A Good Weekend

This weekend a group of postdocs and grad students got together for a spontaneous celebration.

Yes, the economy is in the tank, job prospects for even us academics are looking worse, but over the past week we've all felt a sense of relief. To quote a cliché that has never felt more true, the nightmare is over. Perhaps now we could once again cherish what makes America so special for all of us. So there we were, Americans, Canadians, Germans, Portuguese, Chinese, and Japanese having a great time. We toasted to Obama and kissed an anti-American administration goodbye. You might be wondering, who are you guys to call Bush, his cronies and the greed-industrial complex anti-American?

To us basic scientists, America represents a land that is built on innovation, a country that despite its puritanical roots has led the way towards modernization throughout the twentieth century. America is a land with first class academic institutions sponsored by the government. Americans have always trusted professionals to give them expert advice. That's why the most trusted people in the US are doctors, scientists, engineers and others who have dedicated their lives to gaining knowledge. It is true that over the last 28 years, a group of cynical self-serving selfish and ideological individuals have tried to rip apart the structure of the US government in an attempt to enrich themselves and serve the interests of profit mongers. As they've raped the US treasury, they have attacked those who deal with ideas, theories and models. We, the academic class, have been sounding the alarm for a while. We've been warning our fellow citizens that although the uber-free-market ideology makes sense on the surface, like any simplistic ideology it was out of touch with reality. We cringed at Alan Greenspan's comment that something was wrong with reality - no! Reality simply is. It's your conception of how reality works, the model in your head, that is usually wrong. By experience we know that reality is tough to understand. Maybe that's why some are calling for a re-evaluation of the only professionals that did support the current administration, the Chicago school of economic thought. We just hope that all the ideologues have learned this lesson.

But at least for now we can hope that things will change.

UPDATE: Maybe things will change indeed. Just watch the second part of the interview where David Brooks admits that the conservative agenda is bankrupt:

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You are making the common error of conflating Chicago-style libertarianism with Bush's failed neocon agenda

Friedman, the Cato Institute, Reason et. al. was against the Iraq war, against the drug war, against ethanol subsidies, against corporate welfare for the defence and prison industries etc. They have also rejected the social programs of the religious right.

There is not even a debate in economic circles on the basic tenets of free markets, & no credible politician on the left dares to propose 60s & 70s style socialist policies.
I would say that Chicago's victory was complete, to the point where the political divide is drawn on other issues. So we have the great liberal hope essentially proposing a return to the fiscal & economic policies of the 1990s but sweetening the offer with lower corporate income tax rates.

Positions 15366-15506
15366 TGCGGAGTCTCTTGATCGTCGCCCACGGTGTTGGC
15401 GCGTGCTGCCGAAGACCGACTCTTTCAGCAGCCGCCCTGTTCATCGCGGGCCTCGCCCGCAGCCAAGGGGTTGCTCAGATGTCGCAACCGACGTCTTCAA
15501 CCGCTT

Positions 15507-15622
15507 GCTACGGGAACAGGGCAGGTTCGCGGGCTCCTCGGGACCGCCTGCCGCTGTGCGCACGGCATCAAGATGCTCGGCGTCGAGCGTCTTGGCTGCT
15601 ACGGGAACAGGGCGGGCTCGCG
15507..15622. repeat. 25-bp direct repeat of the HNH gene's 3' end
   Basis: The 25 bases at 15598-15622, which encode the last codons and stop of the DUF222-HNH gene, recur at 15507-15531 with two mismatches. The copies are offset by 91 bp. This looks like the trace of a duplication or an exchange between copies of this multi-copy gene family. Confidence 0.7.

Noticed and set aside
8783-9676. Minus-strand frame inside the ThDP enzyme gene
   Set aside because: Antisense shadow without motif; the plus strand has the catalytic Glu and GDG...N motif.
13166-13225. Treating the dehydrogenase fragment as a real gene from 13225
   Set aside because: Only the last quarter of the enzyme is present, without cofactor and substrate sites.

What world to you inhabit?

You see in the world I live in, the current meltdown was caused by
1 sub prime mortgages
2 credit swaps
3 buying on the margin.

All of these were caused by a failure to regulate, and that is directly a result of the Chicago 's victory as you would say.

Credit bubbles are unfortunately a staple of economic history, they occur in unregulated markets as well as regulated ones. The Japanese economy in the 1980s was heavily regulated. The IMF calculated over 40 systemic banking crises around the world since 1970. The banking and housing sectors are the most heavily regulated segments of the US economy. The derivates and structured credit was mostly a way around regulatory capital requirements.

Where were the regulators calling for actions that would have prevented this crisis? To have taken what in hindsight would have been the right actions - namely tightening underwriting requirements for houses - would have meant people thrown out of work in the housing industry and low income people denied credit to buy houses, neither of which would be a politically palatable outcome

Obama's victory is inspiring.

But like you said, reality is, and reality awaits. Scientific enterprise is funded by government. Given the current trajectory of public finance worldwide, I think a big 'Change' is inevitable. The current American academic model is hinged upon Post-World War II economic order, predicated upon high growth and expansion. Is it sustainable if the economic landscape that has been so kind to it are completely transformed? I don't doubt that the Obama administration will do their best to support science. But he will be constrained by reality and priorities.

By bystander (not verified) on 11 Nov 2008 #permalink


I completely agree. The edifice of academic science is based on an unsustainable increase in funding from the government (at about 9% per year according to a recent study quoted in Science). The next NIH director must face the realities that science funding can't increase at that rate, especially in these financially tough times. What does this mean for postdoc career paths and the pyramid scheme that drives academic research? We're unsure.

Yet despite all this, we are hopeful that effective changes can be made. Sometimes a crisis provides the impetus to make radical changes.